English
 
User Manual Privacy Policy Disclaimer Contact us
  Advanced SearchBrowse

Item

ITEM ACTIONSEXPORT

Released

Journal Article

Response: Climate and language: has the discourse shifted?

MPS-Authors
/persons/resource/persons79032

Roberts,  Sean G.
Language and Cognition Department, MPI for Psycholinguistics, Max Planck Society;
INTERACT, MPI for Psycholinguistics, Max Planck Society;

Locator
There are no locators available
Fulltext (public)
Supplementary Material (public)

AppendixResponseToHammarstrom.pdf
(Supplementary material), 394KB

Citation

Everett, C., Blasi, D., & Roberts, S. G. (2016). Response: Climate and language: has the discourse shifted? Journal of Language Evolution, 1(1), 83-87. doi:10.1093/jole/lzv013.


Cite as: http://hdl.handle.net/11858/00-001M-0000-002A-525C-7
Abstract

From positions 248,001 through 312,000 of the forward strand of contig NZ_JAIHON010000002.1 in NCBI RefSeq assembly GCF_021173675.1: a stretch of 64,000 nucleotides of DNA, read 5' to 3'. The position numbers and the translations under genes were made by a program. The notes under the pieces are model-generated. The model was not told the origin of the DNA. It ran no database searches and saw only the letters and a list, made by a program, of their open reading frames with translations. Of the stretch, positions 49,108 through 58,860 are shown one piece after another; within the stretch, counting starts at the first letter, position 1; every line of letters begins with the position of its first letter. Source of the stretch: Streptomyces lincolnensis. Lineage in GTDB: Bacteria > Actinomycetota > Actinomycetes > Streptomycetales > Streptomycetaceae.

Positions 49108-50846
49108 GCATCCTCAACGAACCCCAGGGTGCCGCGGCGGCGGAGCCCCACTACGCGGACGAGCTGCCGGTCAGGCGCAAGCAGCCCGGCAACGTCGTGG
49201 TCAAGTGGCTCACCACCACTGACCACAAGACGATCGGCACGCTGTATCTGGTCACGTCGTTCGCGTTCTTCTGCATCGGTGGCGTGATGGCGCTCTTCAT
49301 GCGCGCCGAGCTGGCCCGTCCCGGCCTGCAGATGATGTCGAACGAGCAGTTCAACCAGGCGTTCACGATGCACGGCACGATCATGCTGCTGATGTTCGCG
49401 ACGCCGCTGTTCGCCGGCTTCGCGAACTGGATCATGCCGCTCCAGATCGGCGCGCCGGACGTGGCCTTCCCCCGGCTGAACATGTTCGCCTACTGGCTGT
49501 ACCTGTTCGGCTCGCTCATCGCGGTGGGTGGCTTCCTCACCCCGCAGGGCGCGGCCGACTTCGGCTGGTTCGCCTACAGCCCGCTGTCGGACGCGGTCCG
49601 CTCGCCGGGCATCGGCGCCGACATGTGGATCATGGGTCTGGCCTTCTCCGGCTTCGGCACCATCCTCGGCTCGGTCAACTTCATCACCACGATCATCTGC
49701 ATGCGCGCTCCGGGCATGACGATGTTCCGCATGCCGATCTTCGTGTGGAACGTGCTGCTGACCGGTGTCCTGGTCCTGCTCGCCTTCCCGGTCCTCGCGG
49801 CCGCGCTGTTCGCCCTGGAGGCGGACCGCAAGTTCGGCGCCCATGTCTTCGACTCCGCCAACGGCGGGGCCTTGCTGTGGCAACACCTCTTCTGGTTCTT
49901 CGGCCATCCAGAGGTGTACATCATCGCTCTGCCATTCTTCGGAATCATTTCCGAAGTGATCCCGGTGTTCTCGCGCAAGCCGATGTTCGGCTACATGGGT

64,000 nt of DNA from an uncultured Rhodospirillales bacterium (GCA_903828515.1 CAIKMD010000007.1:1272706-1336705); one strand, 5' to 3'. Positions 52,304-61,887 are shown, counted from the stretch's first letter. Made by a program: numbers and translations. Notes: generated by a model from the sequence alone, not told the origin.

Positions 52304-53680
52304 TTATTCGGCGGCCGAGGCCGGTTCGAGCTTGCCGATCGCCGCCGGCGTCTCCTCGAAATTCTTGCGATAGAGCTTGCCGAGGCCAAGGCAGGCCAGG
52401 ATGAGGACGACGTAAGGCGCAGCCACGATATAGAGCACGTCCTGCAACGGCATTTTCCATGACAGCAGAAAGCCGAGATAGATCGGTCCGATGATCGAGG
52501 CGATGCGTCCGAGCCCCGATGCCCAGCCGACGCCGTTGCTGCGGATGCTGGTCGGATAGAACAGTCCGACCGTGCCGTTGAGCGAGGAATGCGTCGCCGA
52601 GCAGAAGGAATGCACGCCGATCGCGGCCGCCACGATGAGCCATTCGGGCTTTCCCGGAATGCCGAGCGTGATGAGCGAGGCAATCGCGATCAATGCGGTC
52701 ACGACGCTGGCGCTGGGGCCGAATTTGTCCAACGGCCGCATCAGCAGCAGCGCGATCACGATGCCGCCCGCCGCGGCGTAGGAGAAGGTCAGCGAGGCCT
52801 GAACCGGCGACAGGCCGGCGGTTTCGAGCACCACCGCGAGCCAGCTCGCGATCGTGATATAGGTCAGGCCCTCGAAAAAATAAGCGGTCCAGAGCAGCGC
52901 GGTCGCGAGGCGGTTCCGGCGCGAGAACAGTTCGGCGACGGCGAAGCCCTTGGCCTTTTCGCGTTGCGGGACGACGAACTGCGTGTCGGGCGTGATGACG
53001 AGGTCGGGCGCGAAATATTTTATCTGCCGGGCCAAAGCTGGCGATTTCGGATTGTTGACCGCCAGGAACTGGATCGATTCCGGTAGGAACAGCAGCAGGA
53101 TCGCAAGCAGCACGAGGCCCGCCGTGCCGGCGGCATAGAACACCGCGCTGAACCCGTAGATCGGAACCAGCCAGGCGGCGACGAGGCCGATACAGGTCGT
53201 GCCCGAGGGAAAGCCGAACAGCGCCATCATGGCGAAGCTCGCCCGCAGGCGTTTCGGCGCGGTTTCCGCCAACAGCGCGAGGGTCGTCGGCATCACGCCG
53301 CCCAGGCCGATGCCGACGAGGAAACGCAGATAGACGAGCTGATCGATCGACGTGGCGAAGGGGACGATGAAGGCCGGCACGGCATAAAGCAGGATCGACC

We begin by thanking the respondents for their thoughtful comments and insightful leads. The overall impression we are left with by this exchange is one of progress, even if no consensus remains about the particular hypothesis we raise. To date, there has been a failure to seriously engage with the possibility that humans might adapt their communication to ecological factors. In these exchanges, we see signs of serious engagement with that possibility. Most respondents expressed agreement with the notion that our central premise—that language is ecologically adaptive—requires further exploration and may in fact be operative. We are pleased to see this shift in discourse, and to witness a heightening appreciation of possible ecological constraints on language evolution. It is that shift in discourse that represents progress in our view. Our hope is that future work will continue to explore these issues, paying careful attention to the fact that the human larynx is clearly sensitive to characteristics of ambient air. More generally, we think this exchange is indicative of the growing realization that inquiries into language development must consider potential external factors (see Dediu 2015)...